I am two-and-a-half minutes into the first show of The Growlers’ four-night residency, and I am having a fantastic time.
This is not, in fact, because of the cider I’m sucking down like a British teenager at her first Glastonbury or because I am a fan of Lou Reed’s “Real Good Time Together” — the slightly on-the-nose track the band uses as their walk-on music. It’s because the Growlers are two-and-a-half minutes into the opening night of their residency at The Independent, and truly fucking killing it. Once they finish “Drinkin’ the Juice Blues,” an older cut they’ll revisit several times before the weekend is up, frontman Brooks Nielsen yells, “And we’re off!” He means it.
It gets worse. Following a swaying cover of Eddie Novak’s “Psycho” and halfway through a delightfully sludgy rendition of the irresistibly romantic “City Club,” I’m hanging over the balcony railing and believing every outdated notion about rock ’n’ roll I swore off years ago, namely that this genre was invented by men to woo women. That’s still inaccurate, but even I must admit that “City Club” is the kind of song that every halfway heterosexual woman would like to have written about her. To no one’s surprise, it’s winning over the entire crowd, straight dudes included.
Like The Growlers would stop there. “City Club” jams out and transitions into “Chinese Fountain,” a song that has never once in its three-year history failed to get the people going. The audience can hear the cut coming a third of the way into the transition, but the band takes their sweet time getting there. A zippy cover of William Onyeabor’s “Good Name” follows, and the six-piece keep it bouncing for the remainder of the set — all two-plus hours of it. Only as I’m stumbling onto the sidewalk do I realize that I’ve made minimal notes. Do your damn job tomorrow, I tell myself. You’re a critic. Act like it.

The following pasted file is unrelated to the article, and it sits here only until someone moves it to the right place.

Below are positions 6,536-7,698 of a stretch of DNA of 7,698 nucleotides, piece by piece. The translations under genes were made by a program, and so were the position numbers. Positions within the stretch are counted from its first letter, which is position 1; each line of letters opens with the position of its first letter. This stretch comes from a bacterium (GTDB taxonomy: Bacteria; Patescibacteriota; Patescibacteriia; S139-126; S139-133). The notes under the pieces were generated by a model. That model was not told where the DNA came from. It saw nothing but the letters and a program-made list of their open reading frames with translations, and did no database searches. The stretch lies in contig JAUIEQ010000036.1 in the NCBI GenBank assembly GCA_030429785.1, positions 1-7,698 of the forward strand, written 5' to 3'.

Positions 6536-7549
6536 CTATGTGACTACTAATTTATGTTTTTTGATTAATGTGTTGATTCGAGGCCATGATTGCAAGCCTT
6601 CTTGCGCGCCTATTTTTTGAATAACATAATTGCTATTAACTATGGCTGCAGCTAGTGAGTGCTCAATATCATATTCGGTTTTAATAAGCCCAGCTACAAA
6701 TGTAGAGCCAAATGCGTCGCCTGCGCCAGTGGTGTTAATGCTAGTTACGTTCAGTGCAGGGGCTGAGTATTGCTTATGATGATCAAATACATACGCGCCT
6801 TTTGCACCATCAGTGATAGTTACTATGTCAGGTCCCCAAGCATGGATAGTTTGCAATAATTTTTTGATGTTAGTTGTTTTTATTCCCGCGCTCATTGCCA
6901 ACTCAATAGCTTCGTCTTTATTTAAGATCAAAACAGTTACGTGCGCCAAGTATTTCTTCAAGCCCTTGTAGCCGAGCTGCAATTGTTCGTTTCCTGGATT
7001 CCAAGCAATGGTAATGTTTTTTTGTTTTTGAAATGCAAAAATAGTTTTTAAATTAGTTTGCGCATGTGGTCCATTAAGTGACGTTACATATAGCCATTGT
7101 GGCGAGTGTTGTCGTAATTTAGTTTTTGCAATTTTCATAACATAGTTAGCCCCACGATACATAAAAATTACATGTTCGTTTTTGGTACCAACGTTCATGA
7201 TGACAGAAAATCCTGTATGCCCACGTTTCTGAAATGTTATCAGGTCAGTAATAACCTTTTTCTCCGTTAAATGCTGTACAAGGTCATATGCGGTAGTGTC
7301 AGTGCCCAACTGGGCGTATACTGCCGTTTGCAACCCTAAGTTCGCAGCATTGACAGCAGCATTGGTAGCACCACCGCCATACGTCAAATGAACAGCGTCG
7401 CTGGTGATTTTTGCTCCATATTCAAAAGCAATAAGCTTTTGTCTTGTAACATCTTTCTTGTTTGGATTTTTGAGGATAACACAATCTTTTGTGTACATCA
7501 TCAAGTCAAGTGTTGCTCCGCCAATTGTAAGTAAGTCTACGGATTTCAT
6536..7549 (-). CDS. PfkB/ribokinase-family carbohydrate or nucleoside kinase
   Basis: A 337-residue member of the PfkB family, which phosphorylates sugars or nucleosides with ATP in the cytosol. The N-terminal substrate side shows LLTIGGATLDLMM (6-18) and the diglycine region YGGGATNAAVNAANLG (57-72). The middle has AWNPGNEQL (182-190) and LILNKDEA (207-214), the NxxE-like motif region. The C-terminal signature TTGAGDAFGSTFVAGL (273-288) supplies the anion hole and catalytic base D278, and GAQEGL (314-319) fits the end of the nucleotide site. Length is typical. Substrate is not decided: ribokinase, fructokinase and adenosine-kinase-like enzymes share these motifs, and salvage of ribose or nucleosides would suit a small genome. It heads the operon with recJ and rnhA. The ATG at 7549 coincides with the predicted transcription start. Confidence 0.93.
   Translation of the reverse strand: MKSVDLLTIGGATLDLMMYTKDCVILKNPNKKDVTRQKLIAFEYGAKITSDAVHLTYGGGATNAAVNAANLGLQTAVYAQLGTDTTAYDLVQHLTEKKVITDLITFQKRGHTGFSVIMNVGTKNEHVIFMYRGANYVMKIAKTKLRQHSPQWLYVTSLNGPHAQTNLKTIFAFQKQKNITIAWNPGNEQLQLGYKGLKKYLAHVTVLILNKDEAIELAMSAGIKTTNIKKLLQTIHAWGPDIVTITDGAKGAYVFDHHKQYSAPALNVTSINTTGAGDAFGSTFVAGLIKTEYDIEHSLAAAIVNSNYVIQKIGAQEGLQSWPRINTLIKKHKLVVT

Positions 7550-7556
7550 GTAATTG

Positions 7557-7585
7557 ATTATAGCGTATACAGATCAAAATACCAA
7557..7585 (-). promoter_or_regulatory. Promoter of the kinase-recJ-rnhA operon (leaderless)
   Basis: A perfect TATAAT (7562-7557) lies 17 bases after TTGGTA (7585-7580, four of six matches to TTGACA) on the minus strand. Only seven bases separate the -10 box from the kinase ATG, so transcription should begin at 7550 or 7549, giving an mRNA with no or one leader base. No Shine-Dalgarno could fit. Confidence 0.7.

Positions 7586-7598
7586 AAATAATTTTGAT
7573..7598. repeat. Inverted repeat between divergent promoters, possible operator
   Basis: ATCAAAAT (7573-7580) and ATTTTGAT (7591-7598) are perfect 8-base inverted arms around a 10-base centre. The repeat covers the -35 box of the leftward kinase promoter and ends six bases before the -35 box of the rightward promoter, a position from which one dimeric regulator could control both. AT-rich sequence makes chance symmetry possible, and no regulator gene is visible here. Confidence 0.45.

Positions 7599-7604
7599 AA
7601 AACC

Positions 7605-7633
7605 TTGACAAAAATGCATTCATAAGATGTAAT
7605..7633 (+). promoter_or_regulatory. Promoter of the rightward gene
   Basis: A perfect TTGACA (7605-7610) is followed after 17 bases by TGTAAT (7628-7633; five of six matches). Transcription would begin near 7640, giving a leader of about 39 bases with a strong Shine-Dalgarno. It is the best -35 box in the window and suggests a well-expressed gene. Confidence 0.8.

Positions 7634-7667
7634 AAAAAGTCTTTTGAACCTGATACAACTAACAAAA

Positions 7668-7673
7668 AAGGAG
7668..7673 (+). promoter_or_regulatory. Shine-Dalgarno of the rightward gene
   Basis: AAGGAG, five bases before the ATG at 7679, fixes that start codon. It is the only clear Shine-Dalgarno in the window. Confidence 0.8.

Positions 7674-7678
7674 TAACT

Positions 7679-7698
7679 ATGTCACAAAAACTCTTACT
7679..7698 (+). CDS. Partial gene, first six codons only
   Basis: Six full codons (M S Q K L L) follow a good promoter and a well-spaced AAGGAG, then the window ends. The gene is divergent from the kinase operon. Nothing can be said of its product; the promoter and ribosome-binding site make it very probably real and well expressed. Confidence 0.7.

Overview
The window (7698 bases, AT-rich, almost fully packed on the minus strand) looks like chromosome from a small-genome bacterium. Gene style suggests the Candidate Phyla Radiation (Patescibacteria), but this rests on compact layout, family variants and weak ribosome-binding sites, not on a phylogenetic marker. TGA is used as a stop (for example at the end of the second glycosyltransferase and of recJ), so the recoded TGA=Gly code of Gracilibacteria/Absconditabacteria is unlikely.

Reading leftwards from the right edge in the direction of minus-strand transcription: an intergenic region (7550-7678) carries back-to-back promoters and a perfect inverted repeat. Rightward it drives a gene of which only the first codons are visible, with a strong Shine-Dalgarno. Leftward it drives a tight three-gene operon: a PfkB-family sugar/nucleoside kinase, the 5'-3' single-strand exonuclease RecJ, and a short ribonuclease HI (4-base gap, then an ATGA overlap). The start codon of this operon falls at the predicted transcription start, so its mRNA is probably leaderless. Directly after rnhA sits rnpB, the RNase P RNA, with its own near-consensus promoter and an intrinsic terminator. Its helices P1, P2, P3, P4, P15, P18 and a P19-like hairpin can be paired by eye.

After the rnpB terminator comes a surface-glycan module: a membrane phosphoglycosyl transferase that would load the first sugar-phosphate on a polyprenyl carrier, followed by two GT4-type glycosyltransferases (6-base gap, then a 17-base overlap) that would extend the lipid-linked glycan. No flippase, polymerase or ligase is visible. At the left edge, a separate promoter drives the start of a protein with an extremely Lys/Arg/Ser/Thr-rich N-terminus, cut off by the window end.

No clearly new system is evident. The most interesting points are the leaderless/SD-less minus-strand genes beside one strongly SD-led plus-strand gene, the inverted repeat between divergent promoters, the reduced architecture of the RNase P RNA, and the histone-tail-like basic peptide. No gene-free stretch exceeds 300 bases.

I don’t know it at the time, but I am a fool for thinking I am capable of as much.
Night two is the unequivocal highlight. Nielsen saunters out in a tailored denim jacket and black Converse high-tops, looking plucked straight out of the pages of GQ. There’s a guitarist that wasn’t there the night before, but will stay for the remainder of the residency. It’s Delicate Steve, by the way, which is a name that may or may not matter to you depending on how closely you follow David Byrne’s Luaka Bop label. (You should care, but the discussion of how great and viciously underrated Steve Marion is for another article and another day.)
The band opens with “Drinkin’ The Juice Blues” again, and it only gets bolder and bigger and badder from there. The plateaus are so good and steady that it’s borderline torturous. The Growlers aren’t afraid to stay high, or drag a jam out long enough that the crowd practically begs for the beat to drop. I try to think of the last non-Morrissey performer I witnessed hold a crowd for such an extended period of time, but I’m coming up with nothing, and more focused on “Feelin’ Good” from 2011’s Gay Thoughts anyway. (When that particular song hits its peak, the crowd loses its collective shit.)
Night two is, among other things, relentless. It’s a full-throttle high without so much as the occasional low. Leave it to this band to make the first show — a show I would have gone to the death defending mere hours ago — feel like a warmup.